If you are wondering what to do when you have leg cramps, try these simple methods to help relieve or prevent leg cramps:
- Exercise and stretch regularly.
- Sit comfortably with your legs elevated.
- Wear stockings to support your legs.
- A soothing massage for your calves and feet helps.
- Applying local heat with a gel pack or hot water bottle.
- Standing on a cold surface can reduce spasm for some time.
- Choose proper footwear, which offers comfort, support, and utility.
- Stretch the muscles on the affected side.
- A warm bath also might help.
Leg Cramps Prevention
While these methods cannot guarantee total prevention of leg cramps during pregnancy, they can be used to prevent leg cramps to an extent:
- Don’t keep your legs crossed for long periods of time.
- Stretch your leg muscles regularly before you go to bed.
- Drink plenty of water to keep yourself hydrated, as a lack of sodium causes muscle contractions. Dark, yellowish-coloured urine signals inadequate water intake.
- Drink less coffee, as caffeine increases the amount of fluid you lose through urine.
Natural Remedies for Leg Cramps When pregnant
Stress, indulgence in unhealthy food, and lack of enough exercise are some of the common contributing factors for body aches and leg cramps during pregnancy. Natural remedies, therefore, try to address these root causes.
- Relaxation: A warm bath with Epsom salts can often ease your leg pain effectively. This helps you relax, and reduces your stress levels while relieving the tension in your muscles. You can wrap ice from the refrigerator, or use an ice pack and apply it onto your cramping muscle. Other stress-free activities include reading a book, exploring creative hobbies, watching a movie, meditation, or doing anything that keeps you happy.
- Nutrition: A diet rich in potassium and magnesium can help reduce leg cramps. Additionally, you should exercise regularly. Consult your doctor before taking magnesium or other supplements. Excess magnesium can result in diarrhoea. A balanced diet made up of leafy vegetables, fruits, and salad will fulfil your nutritional needs, and reduce frequent and severe leg cramps. Avoid consuming table salt and processed food. Eat food that is seasoned with high quality sea salt. Check with your doctor if a pregnancy multivitamin or food supplement is needed for your specific case.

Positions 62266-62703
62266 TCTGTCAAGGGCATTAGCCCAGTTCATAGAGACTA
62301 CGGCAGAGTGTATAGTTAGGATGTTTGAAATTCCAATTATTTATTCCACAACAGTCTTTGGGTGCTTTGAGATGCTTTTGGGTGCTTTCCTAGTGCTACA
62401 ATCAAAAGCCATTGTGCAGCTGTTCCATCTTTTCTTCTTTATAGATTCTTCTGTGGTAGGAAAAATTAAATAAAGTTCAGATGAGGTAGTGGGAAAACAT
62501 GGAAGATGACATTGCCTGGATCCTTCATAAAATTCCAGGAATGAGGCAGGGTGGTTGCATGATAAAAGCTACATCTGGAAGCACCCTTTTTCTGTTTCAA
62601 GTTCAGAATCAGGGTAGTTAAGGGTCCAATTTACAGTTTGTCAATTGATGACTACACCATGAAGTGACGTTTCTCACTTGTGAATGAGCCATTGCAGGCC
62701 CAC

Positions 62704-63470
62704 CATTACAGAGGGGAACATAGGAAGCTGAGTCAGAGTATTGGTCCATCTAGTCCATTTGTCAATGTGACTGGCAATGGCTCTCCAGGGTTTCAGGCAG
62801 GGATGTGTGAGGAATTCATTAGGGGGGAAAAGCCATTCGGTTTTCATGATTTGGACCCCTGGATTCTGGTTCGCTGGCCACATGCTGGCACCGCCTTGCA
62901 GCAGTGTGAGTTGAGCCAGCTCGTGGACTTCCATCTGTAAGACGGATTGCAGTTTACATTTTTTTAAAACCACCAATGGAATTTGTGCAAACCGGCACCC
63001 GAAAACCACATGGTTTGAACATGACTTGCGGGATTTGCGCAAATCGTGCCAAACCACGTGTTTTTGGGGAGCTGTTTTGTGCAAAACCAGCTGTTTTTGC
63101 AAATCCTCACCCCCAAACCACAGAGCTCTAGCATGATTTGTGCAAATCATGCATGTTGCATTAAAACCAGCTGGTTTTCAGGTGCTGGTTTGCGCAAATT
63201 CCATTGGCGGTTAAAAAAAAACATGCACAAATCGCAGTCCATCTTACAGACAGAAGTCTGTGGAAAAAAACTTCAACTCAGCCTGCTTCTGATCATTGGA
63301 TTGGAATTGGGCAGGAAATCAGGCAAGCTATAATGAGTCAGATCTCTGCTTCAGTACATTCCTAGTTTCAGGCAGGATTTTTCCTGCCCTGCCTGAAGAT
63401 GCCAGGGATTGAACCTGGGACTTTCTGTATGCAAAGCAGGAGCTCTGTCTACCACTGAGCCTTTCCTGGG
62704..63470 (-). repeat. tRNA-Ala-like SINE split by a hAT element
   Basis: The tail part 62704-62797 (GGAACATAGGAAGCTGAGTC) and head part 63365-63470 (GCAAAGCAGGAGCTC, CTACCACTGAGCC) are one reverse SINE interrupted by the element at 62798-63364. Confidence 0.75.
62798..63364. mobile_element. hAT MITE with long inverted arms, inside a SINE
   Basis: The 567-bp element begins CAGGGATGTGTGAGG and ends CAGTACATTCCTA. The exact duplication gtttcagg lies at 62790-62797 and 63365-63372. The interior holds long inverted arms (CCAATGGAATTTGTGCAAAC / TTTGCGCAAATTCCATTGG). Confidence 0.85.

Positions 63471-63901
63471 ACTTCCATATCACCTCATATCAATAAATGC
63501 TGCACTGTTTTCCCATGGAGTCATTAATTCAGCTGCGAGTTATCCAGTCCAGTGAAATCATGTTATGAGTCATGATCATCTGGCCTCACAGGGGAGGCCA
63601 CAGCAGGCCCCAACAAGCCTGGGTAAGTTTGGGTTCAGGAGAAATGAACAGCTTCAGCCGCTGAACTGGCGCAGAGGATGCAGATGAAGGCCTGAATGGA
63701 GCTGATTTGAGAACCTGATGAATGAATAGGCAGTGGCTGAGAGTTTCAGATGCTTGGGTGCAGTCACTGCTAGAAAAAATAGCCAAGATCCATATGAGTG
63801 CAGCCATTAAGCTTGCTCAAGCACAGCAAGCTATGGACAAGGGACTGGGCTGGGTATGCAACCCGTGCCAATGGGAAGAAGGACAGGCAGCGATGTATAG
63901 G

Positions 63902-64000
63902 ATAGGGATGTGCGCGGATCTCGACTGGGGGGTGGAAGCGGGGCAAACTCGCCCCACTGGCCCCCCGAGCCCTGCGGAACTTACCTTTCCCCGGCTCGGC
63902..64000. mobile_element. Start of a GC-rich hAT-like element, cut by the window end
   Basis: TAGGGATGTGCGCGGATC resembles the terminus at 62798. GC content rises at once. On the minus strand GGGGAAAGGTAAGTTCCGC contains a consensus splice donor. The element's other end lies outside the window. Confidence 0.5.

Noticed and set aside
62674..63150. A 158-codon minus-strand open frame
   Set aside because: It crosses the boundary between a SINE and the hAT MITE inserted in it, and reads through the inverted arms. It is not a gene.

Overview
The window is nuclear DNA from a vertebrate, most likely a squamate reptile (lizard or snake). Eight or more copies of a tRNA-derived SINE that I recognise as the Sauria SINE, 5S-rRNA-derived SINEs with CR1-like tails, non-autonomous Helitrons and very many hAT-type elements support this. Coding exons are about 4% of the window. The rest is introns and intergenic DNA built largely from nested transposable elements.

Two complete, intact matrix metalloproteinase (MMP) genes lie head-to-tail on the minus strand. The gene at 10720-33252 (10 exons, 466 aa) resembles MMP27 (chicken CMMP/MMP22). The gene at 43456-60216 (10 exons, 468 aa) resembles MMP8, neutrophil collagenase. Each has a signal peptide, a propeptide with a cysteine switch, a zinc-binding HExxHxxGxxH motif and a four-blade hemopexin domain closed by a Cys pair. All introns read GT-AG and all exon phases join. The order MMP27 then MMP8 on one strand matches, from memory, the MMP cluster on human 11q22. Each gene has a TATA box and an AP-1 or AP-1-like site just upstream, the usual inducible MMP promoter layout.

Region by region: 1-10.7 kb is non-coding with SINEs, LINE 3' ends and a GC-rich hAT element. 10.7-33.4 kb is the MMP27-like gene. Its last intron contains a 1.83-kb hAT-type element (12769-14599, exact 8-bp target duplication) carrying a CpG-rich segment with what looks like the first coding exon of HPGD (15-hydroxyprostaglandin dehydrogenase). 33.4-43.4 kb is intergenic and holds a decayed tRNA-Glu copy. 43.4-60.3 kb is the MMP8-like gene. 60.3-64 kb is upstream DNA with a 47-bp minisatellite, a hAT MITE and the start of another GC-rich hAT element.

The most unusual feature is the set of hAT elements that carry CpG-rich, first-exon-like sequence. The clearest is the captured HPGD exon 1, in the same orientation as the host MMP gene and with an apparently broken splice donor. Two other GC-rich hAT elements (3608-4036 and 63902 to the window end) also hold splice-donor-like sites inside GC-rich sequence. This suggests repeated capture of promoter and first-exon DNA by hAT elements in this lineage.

Try to eat a healthy diet by including foods that contain:
- Magnesium (dates, figs, sweet corn, green veggies, apples)
- Calcium (milk and milk products, sunflower seeds, salmon, pulses)
- Vitamin C (oranges, grapefruit, potatoes, tomatoes)
Exercise: Gentle exercises such as yoga, walking, or swimming help in reducing the severity of your cramps. Stay active by taking a walk, choosing the stairs instead of the elevator, or even watering a garden. It is advisable to stop for a rest if you need it. Doing light exercises can improve your blood circulation and reduce leg cramps, as well as help you improve your physical strength to prepare for labour.
Exercise for leg cramps during pregnancy is recommended in antenatal classes that educate you about childbirth. Proper exercise improves the circulatory system and minimises water retention in the legs.
- Rotate your ankles and wriggle your toes while sitting down.
- Since some cramps come from muscle fatigue and fluid retention, do gentle yoga stretches.
- Periods of activity should be followed by adequate periods of rest, and you should relax with your feet up.
- Wear a support hose during the day.
Cramps also reduce through massage with aromatherapy oils such as lavender or chamomile that are safe for pregnancy.
Address the requirements of your body at all times. Do not overexert yourself, and drink about 1.5 litres (8 glasses) of water a day.
What You Can Do for Persistent Pain
Your muscles might feel sore and tender after the cramps for some time. Paracetamol can be taken as a pain reliever, although there is some debate around its effectiveness as a painkiller. Rather, take a warm bath.
In rare cases, the cause of leg cramps or leg pain may be a blood clot in a vein in the leg (venous thromboembolism). If you think the pain is because of a blood clot, seek medical attention immediately.
Call your doctor if you have:
- Constant pain in the leg
- Tenderness or swelling in the calf
- A constant headache with blurry vision
- Chest pain with breathing trouble
Pregnancy changes a woman’s life. The key to a healthy pregnancy is to be alert and aware of the associated discomforts. Staying physically fit and emotionally stable is important during this critical phase, so try to keep your mind off things by relaxing and looking forward to the future.
Also Read: Cramping During Pregnancy